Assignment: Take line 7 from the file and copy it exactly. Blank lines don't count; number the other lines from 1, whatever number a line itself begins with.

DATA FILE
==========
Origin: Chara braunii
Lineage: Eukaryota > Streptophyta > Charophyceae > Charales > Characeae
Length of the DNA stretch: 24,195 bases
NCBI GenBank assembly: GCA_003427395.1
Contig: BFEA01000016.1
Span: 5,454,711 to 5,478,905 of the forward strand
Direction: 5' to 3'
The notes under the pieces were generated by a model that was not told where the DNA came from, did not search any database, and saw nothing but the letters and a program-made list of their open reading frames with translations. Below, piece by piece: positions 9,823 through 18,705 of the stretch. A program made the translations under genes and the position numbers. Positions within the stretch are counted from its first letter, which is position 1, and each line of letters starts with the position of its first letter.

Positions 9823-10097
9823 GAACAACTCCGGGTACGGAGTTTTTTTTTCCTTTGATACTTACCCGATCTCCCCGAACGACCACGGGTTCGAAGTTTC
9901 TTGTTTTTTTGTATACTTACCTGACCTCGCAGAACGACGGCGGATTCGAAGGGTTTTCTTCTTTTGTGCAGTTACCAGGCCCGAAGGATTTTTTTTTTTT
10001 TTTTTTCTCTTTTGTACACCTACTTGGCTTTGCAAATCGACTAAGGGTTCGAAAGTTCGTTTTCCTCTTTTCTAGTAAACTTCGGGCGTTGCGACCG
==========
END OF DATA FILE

Direction: 5' to 3'